# Why does my diode log amplifier in LTspice not match theory?

I am trying to learn about analog multipliers, and I'm trying to implement one using a log-antilog design. I am currently having some difficulties with the log part because simulating an ideal amplifier gives results that are consistently about 0.4 V lower than what the formula from Wikipedia says. I am running a voltage sweep 0-100V and the same problem occurs throughout the range.

For my "what the theory says" graph I took the saturation current from the SPICE model for the 1N4148, and 300 K for temperature.

You are using a model of a quasi-real diode, modelled with internal dynamic resistance, which changes with current. If you'll compare your output against an ideal diode, modelled with only Is=2.52n, and a behavioural source with that exact expression, you'll see this:

You can see how V(a) (with a 1N4148) is much lower, but also how its slope is different than V(b) (simple-modelled diode) or V(c) (behavioural expression). Notice how the ratio of V(a)/V(c) is a slope, which is proportional to the input (also a slope). That tells you why you're getting different results: that equation you see on Wikipedia is an ideal one, that does not account for all the possible effects that happen in a diode. Also, the reason you see slightly different traces between V(b) and V(c) is because of the rest of the default parameters for the diode, which are not all zero or infinite (you can see more in the help, at LTspice > Circuit Elements > D. Diode, 2nd table).

• Ok, so as I understand it the reason for the discrepancy is down to the wikipedia equation being ideal, and not considering how real diodes work differently. Thank you, but how should one go about modelling a real diode then in the formula? Commented Sep 24, 2020 at 20:02
• @PaoloCelati Well, if you modify tnom, which defaults to 27, it will bring you very close to the ideal response (add tnom=25 to the .model to match .opt temp=25). There will be small differences of the order of uV, and very nonlinear, so I presume thre are other factors at play. But, just between you and me, if you get to within uV difference, you can safely use that as the "ideal" case. Commented Sep 24, 2020 at 20:29

That particular equation from that Wikipedia entry does not take into account the ideality coefficient $$\n\$$ for the diode, which is approaching 2 for a 1N4148. Here is is given as 1.906.

The Shockley equation for diodes (which neglects resistance but otherwise models DC behavior quite well):

$$\I=I_\mathrm{S} \left( e^\frac{V_\text{D}}{n V_\text{T}} - 1 \right)\$$

Practical log/antilog amplifiers usually use a transistor rather than a diode.

You can try simulating a diode-connected (collector to base) BJT, which has an ideality factor close to 1. Keep in mind that E-B breakdown voltage is not that high (between 5 and 9V typically), so you might want to put a diode across it if you build it for real since reverse breakdown can cause transistor $$\\beta\$$ to deteriorate.

Many decades ago I designed and built a 1,000:1 logarithmic_sweep audio generator. The opamps I used were UA709, from PolyPak, and only cost 10 cents each.

To achieve good (functioning, or 3 decades of frequency) log behavior, I sat for many hours in front of a TEK_575 curve_tracer. Using 1N4454 diodes. From a batch of 50 or more diodes.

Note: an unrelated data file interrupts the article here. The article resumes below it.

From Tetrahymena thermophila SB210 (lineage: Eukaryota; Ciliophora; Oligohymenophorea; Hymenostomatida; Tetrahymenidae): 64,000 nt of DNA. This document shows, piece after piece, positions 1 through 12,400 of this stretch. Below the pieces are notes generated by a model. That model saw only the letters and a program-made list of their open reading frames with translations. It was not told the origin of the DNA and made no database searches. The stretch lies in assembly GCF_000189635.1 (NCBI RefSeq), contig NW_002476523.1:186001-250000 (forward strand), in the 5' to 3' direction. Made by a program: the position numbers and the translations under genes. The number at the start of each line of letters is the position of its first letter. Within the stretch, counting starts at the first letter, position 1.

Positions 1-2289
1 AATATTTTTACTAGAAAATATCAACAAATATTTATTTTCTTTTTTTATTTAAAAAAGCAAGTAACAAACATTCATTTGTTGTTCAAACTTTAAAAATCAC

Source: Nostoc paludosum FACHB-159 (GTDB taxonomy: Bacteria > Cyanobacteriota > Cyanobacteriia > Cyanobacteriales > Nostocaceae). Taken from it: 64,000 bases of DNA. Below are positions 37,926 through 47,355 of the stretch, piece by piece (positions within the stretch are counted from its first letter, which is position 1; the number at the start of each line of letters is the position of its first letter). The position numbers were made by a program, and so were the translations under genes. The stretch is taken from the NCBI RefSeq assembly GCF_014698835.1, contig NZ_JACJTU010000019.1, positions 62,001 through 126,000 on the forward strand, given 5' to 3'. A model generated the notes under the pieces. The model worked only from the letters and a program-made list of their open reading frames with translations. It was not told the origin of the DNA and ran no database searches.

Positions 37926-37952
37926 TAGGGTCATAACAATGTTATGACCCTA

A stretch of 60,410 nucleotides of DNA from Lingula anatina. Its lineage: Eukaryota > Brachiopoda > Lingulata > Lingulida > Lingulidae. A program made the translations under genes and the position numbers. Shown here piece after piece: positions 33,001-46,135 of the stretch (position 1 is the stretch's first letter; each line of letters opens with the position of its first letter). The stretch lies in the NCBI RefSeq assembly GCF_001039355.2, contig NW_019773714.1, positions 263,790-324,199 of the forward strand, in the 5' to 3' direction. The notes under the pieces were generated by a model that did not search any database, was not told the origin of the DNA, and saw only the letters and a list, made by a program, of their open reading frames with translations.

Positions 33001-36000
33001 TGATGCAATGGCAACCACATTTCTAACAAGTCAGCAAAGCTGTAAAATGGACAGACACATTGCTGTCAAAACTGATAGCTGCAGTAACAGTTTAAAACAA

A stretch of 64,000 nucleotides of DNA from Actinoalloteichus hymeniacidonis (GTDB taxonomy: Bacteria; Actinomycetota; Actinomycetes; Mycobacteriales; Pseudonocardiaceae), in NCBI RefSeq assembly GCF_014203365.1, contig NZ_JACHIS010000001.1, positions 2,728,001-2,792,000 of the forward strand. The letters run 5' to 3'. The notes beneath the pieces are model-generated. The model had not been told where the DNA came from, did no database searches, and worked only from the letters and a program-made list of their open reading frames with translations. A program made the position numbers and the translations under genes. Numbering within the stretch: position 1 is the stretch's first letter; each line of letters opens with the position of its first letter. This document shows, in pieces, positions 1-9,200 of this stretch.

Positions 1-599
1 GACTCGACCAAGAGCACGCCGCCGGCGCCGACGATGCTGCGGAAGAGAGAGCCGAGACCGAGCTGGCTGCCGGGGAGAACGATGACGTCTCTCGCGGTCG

I no longer have the I_V data, but wanting stable sweeping behavior, I examined the typical logging slope (reputed to be nearly 2) and designed the opamp circuits to achieve the 1,000:1 frequency range, given the triangle_waveform from the Unijunction ramp oscillator.

Whatever milliVolts(100 or more) per decade of current I ended up with, went into the detailed OPAMP anti_log design. With several zeroing_pots, to handle the UA709 offset voltages.

Point is: unless you have access to a semiconductor foundary, you will be at the mercy of the implanting, doping profile and energy, and any annealing cycles used in producing your diodes.

• Interesting story, with a (true) conclusion that comes out of nowhere and doesn't really help to solve the problem.
– JRE
Commented Sep 25, 2020 at 15:41
• +1 Ah, yes, the uA709 and its nasty latchup characteristic. Commented Sep 26, 2020 at 9:03

I was searching for a better Log Amp for analog computational usage, part of how I stumbled upon the stack exchange. I'm a bit of an "old-schooler" myself. I've been designing and fabricating/building most of my stuff from scratch (using discreet components). What I have discovered is that, you can get really good, at being really close; but never seem to get exactly what you want. From my recent experience, I have discovered that JFET inputs, MOSFET summing networks, and experimenting/changing through a variety of feedback components, can often produce drastically different results. if you're fixed on using a standard IC op-amp, and a diode feedback... might I suggest, you may want to try a JFET input amplifier, such as:TL061/71/81? as far as the diodes are concerned, you may want to consider evaluating: Vf, Vrw, If & Irl characteristics; possibly even examine other diode material types? Such as Germanium, Galium Arsenide or if you are feeling really ambitious for an exotic answer you may want to explore the idea of seleneium, copper oxide, or other metallic oxide diodes, they are abit of a rare commodity, these days, but also not cheap?!?

those are just the suggestions, that I have to offer; just a thought?, do with the information as you see fit. I'm not sure how to connect outside of this page, but would like to know how your project turns out? I'm still working on the next phase of my own project...